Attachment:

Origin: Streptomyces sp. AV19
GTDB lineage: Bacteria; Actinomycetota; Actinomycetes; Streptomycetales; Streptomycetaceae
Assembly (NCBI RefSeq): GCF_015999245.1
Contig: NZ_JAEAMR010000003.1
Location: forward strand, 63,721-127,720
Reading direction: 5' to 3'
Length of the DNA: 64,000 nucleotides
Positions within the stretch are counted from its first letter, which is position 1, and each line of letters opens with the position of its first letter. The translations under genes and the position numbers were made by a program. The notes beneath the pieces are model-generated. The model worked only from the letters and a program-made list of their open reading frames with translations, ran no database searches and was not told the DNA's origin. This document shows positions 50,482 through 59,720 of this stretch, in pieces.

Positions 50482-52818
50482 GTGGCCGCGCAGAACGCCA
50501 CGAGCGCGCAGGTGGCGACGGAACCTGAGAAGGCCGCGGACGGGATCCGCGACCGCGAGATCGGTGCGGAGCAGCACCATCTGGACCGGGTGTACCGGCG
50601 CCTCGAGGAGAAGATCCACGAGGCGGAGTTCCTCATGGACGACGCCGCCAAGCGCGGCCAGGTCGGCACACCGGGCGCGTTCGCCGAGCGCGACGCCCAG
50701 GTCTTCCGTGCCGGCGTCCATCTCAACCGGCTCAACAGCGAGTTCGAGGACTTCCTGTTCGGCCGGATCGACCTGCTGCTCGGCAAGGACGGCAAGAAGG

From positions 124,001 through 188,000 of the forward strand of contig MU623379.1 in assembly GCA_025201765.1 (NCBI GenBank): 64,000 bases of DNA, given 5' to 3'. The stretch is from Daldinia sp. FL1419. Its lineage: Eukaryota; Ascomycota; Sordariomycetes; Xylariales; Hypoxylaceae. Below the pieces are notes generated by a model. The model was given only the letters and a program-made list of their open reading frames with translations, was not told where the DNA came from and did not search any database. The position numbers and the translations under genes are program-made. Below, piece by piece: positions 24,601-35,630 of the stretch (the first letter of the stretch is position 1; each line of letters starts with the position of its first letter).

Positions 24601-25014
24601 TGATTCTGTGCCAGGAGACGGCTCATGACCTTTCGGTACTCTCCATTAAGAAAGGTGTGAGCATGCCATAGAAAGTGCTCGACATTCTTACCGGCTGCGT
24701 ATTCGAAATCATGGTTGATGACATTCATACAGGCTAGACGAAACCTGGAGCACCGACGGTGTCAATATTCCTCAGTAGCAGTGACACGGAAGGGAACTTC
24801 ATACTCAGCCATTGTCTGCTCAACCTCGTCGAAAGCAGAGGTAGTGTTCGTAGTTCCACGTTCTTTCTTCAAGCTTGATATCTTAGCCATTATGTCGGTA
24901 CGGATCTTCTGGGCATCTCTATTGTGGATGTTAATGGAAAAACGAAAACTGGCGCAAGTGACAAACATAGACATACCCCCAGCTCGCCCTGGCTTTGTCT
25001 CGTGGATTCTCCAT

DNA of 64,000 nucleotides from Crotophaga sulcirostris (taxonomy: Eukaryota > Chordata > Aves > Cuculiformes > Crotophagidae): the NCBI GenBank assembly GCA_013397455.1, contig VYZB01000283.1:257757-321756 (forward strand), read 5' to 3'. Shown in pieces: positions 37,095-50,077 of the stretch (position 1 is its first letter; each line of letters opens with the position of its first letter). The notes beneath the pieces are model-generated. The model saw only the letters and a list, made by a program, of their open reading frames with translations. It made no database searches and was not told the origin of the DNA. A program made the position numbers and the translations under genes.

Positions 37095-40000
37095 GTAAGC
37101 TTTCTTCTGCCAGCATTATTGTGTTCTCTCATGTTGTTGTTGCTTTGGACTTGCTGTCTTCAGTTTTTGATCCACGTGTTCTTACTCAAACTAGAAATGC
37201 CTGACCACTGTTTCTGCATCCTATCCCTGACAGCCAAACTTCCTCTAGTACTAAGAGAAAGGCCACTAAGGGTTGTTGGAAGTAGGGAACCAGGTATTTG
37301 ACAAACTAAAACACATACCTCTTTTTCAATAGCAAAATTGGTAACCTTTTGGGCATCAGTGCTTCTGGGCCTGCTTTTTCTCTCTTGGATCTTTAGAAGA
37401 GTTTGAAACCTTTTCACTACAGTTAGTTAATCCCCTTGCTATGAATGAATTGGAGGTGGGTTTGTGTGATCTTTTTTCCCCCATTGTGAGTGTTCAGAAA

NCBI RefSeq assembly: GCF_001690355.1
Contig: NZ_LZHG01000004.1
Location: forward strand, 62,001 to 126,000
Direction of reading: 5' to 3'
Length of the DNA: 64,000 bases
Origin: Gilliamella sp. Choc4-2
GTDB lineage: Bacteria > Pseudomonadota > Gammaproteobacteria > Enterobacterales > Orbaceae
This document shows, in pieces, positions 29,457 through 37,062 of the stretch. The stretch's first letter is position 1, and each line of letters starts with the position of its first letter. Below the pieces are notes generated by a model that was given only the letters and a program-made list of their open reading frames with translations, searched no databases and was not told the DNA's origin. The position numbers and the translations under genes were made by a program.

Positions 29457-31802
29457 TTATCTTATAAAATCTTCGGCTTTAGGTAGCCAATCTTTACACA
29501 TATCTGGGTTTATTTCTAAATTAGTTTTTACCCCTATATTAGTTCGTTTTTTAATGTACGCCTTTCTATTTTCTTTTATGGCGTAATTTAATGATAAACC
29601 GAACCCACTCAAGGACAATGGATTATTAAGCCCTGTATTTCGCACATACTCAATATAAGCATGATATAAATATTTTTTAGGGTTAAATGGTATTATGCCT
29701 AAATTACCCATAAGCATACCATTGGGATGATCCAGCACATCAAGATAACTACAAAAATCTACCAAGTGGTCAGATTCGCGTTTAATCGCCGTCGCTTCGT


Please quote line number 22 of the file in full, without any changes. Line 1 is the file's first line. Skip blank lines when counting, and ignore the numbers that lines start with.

Positions 37095-40000